Don’t Let Yourself Be Distracted

  • Don’t let other people or other things distract you while you are trading. Once you are focused on the market, you’ll find that there are subtle clues when a market is getting ready to move. If you are not paying attention, you will surely miss them.

Don’t Beat Yourself Up

  • Don’t beat yourself up when you find yourself doing something stupid in the market. Everyone makes these mistakes. Capitalize on the experience by making a mental note of how you sabotaged yourself and vow not to make the same mistake next time.

Trade No More Than Two or Three Markets 

  • Learn to be a specialist and trade no more than two or three markets at the same time.
  • It is okay to switch markets if the volatility and liquidity pick up in one and lessen in another. You want to be where the action is, and there are only a handful of good trading markets.

Focus on the Market, Not on the Money

  • When you are focused on the money, you cannot think about the market and what it is likely to do.
  • When you don’t think about the money, paradoxically, you’ll begin to make money. The people who win in the market are those who are relaxed and enjoy what they are doing.

Overcoming Your Fear of Pulling The Trigger

  • You force yourself to trade, despite your fears of taking a trade and losing; then you do the same thing the next day. After awhile, this is no longer an issue; you just train yourself to do it.
  • One trick to help you accomplish this is to refuse to think about the money, meaning you don’t count your wins or losses when you are in a trade. You wait until after you have closed out the trade to see exactly how much you have won or lost. This is not easy to do, but it is necessary if you are fearful of losing money and cannot pick up the phone.

Recognize When You Are Being Left Behind On The Wrong Side of the Market

  • When I tell you to do your buying or selling inside the consolidation, this information didn’t come from a theoretical understanding of the market.
  • I learned this from being on the wrong side of the market and trying to sell into a crowd of sellers. It is a frightening experience to be standing in the middle of the trading pit trying to sell along with a hundred other people. Where do you think the buyers are in such a situation? They are waiting for the market to bottom out so they can buy at bargain prices. There are no buyers on the way down.
  • This is the type of experience that hits home. It is deeply felt. It is a lesson that you don’t forget.

Have an Inner Rock of Gibraltar

  • Despite the chaos and confusion that often reigns in the market, the best trades have an inner Rock of Gibraltar in their personality. I’ve seen this quality countless times in the best of them. It is manifested in the ability not to panic, to try and size things up amid the often ongoing confusion, and to make sensible decisions.
  • For example, when Challenger exploded, the market dropped like a rock. A friend had paper losses in excess of $50,000, but he didn’t panic. He waited and watched as the market slowly gained ground, and was even by the end of the day. The friend knew that the news was purely emotional and decided to wait.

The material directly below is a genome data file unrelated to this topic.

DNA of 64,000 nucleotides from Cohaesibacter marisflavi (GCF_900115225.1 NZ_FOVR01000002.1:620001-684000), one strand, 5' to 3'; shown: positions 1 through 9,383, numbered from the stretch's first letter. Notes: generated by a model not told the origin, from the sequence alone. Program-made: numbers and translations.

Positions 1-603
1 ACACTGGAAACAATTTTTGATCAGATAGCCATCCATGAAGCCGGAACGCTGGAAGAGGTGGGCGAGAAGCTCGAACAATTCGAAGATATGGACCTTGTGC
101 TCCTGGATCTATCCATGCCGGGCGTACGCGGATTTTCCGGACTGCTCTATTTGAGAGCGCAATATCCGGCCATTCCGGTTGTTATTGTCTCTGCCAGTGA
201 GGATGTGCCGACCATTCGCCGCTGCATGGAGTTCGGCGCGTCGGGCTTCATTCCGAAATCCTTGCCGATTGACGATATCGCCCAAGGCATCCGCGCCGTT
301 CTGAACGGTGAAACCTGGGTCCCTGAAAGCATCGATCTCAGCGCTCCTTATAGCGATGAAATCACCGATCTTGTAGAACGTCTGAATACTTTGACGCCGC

Market Success is Not Due to Luck

  • Luck is what comes to those who persist in their chosen activity.
  • The lucky people are those who do what they love and have a capacity to do it well. Take any champion athlete, such as Michael Jordan or Tiger Woods, and look at their commitment to their profession. They may have been well-rewarded for what they do, but they have been concentrating on the job — not the money — since their youth. In virtually any field of endeavor, this is always the case. The genuine superstars never get there by accident.


The Shorter the Trend the Purer

  • From the sniper perspective, the shorter the trend the better. In the shorter term, you have the so-called pure trends in which the market does indeed move in one direction. That means you endure little or no adversity while you hold the trade.
  • The longer you hold a trade, the greater the likelihood that you will encounter crosscurrents — consolidation phases, profit-taking, and the like. That means the more likely you are to get out in error on a temporary pullback.

Buying at Bid and Selling at Ask is Not a Sufficient Edge

  • Pit traders (the locals) were often edge traders who buy at the bid and sell at the offer (that is their edge), trying to nickel-and-dime the public orders. Such edge traders would make money 19 out of 20 trading days a month and lose an entire month’s trading profits when the market suddenly breaks and runs strongly in one direction.
  • It is better to have never made the money at all than to lose it on one panic break.
  • You need to understand the market so that you will see the trends developing.

The Search-and-Destroy Day Pattern: Rising Tops and Falling Bottoms

  • My note: Angell aptly labelled a rising tops and falling bottoms day pattern as a search-and-destroy pattern, which I found is very true, because it would destroy both trend following traders as well as range traders.


  • Handle: One S&P point. If S&P moved from 1599 to 1600, it went up one handle. S&P futures trades in increments of 0.10.
  • Even: A whole number figure, e.g. 1600.00.
  • Half: A half figure, e.g. 1600.50.
  • At: Used to preface offers, to distinguish them from bids. E.g. “At eighty!” = offer to sell at xxxx.80
  • Bid: Used to identify bids. E.g. “Even bid!” = offer to buy at xxxx.00